In Europe, the U.S., and throughout the world, people are losing faith in their leaders. Policies that attempt to prop up the status quo of a broken financial system while ignoring and even exacerbating real human suffering have made us feel cynical, isolated, and angry. Pope Francis has been called on to lead the Catholic Church, but he has an opportunity to provide some much needed guidance to people of all faiths or none. The message that will make that possible is not a sectarian one, but a universal one. We are our brothers’ and sisters’ keepers, and caring for those in need, not supporting the rich and powerful, has to be the top priority of a healthy, sustainable society. In our holy texts and our constitutions, we’ve made that promise. Now it’s time to keep the faith.

Tim Price is Deputy Editor of Next New Deal. Follow him on Twitter @txprice.

 

Pope Francis image via Shutterstock.com.

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Raising the Minimum Wage is a Step Toward Economic Freedom

Feb 20, 2013Annette Bernhardt

Opponents of a minimum wage increase imagine an economic reality very different from the one millions of American workers experience.

Opponents of a minimum wage increase imagine an economic reality very different from the one millions of American workers experience.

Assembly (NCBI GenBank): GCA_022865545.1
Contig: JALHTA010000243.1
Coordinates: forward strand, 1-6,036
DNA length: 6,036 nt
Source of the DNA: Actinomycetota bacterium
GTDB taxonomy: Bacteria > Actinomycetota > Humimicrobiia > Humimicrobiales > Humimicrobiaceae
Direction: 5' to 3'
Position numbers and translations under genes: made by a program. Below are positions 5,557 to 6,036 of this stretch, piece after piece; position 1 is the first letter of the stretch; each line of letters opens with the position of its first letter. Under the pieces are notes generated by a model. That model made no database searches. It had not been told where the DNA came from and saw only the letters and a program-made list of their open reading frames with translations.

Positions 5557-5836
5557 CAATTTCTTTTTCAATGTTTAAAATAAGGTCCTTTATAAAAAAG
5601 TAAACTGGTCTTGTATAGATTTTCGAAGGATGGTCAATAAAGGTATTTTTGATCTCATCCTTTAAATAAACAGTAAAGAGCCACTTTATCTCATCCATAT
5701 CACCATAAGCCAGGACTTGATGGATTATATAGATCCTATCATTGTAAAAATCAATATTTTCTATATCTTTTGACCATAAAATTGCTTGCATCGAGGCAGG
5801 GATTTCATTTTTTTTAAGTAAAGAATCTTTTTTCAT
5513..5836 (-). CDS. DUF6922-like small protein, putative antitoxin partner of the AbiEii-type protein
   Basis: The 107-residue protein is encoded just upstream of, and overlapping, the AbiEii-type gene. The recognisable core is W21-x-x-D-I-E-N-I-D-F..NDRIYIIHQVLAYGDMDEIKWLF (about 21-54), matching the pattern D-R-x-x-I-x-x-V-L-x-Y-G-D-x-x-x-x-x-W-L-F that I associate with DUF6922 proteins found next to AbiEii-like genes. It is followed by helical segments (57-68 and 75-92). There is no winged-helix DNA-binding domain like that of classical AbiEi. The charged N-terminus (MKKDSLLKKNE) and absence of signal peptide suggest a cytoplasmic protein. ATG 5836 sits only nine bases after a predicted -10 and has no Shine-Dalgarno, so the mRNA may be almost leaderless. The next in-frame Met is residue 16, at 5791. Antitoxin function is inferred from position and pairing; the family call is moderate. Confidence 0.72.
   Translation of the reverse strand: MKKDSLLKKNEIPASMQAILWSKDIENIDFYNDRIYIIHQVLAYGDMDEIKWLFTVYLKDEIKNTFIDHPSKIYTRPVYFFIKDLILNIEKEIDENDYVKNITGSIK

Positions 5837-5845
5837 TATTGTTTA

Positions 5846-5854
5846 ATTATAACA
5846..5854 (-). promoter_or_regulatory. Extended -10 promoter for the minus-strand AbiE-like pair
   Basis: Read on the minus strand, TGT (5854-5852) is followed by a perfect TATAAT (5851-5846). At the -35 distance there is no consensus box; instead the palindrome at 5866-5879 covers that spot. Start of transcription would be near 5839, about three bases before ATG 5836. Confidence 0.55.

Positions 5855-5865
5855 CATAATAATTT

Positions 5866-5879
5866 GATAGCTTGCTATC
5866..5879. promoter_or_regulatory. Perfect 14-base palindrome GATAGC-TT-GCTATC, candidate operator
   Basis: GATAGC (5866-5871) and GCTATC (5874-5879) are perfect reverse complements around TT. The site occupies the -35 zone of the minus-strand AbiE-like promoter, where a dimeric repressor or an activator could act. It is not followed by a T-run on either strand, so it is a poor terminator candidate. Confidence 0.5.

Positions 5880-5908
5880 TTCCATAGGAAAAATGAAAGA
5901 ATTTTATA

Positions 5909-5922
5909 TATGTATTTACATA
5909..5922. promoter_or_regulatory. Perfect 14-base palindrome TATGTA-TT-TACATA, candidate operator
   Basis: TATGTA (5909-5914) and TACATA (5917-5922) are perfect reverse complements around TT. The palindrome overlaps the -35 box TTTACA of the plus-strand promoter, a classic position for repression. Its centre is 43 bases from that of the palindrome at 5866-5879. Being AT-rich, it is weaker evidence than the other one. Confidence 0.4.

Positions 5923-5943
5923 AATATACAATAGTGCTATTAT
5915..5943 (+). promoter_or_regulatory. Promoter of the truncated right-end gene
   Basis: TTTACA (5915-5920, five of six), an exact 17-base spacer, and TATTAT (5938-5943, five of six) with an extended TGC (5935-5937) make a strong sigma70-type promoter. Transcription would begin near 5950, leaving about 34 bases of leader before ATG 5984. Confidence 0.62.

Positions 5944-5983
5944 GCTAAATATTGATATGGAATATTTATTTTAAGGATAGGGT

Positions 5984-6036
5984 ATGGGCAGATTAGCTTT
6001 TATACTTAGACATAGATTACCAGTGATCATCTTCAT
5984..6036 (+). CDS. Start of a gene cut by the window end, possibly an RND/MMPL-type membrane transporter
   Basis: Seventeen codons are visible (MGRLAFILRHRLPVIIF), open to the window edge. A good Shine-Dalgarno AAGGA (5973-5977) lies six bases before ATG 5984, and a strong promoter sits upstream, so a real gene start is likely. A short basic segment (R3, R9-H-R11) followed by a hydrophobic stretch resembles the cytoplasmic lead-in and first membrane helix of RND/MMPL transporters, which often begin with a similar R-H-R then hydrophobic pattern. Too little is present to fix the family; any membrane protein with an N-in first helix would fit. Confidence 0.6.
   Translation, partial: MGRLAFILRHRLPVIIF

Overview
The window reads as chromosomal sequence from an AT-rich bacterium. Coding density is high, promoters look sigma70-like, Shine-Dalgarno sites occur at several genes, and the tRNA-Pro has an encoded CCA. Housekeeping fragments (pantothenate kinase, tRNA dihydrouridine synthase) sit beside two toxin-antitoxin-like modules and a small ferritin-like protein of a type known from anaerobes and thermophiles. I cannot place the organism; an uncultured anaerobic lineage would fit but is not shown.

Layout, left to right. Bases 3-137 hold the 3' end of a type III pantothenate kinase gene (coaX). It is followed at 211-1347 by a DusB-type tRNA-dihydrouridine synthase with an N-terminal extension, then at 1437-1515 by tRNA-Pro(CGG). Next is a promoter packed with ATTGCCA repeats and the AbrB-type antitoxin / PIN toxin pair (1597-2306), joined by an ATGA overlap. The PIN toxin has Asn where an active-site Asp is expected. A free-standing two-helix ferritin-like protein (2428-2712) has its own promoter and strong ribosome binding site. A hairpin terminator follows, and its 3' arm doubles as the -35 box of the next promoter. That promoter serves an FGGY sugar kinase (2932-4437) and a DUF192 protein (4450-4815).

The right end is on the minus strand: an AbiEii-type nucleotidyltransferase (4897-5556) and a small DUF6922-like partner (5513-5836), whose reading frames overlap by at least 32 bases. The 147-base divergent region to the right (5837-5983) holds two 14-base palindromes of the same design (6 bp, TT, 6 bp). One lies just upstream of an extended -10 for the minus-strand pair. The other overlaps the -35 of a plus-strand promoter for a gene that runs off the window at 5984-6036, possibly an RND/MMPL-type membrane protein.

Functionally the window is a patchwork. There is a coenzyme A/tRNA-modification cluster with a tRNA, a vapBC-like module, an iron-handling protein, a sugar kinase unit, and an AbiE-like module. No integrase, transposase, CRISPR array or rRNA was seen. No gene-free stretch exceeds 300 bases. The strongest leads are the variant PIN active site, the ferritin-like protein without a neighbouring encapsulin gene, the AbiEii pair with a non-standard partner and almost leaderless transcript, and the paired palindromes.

The good news from last week is that President Obama called for raising the federal minimum wage – long overdue and desperately needed for low-wage workers who have seen their real earnings decline during the recovery. The bad news is that his announcement set off a flurry of blogging on the economics of the minimum wage, and, predictably, not a small amount of armchair theorizing.

One particular contribution seems innocuous at first, but in fact frames the issue in an unhelpful and potentially misleading way. In his research round-up last Thursday, Matt Yglesias argued that the best case against raising the minimum wage might be economic freedom:

You've got a guy who wants to give someone $8 to do something that'll take an hour and another guy who wants $8 and is happy to do the thing in exchange for the money. Now Barack Obama's going to fine them for agreeing to trade $8 for the work? Seems perverse. In the real world, obviously, the perversity of this is greatly mitigated by the existence of formal exemptions and weak enforcement. If you pay a neighbor's son $10 to mow your lawn and it takes him 70 minutes, you're going to be able to get away with it even in a world of a $9 minimum wage. Which is probably as it should be.

In this theoretical world, the informal economy is a place where teenagers happily mow lawns and babysit for a little extra cash. But in the real America, we are talking about a large and growing sector of unregulated work, where every day, millions of adults work for subminimum wages and no overtime, often in unsafe and hazardous workplaces. Far from peripheral, this sector spans the core industries of our economy, from hotel housekeepers, dishwashers, retail sales workers, domestic workers, and home health aides to janitors, meat processing workers, taxi drivers, warehouse workers, and construction laborers.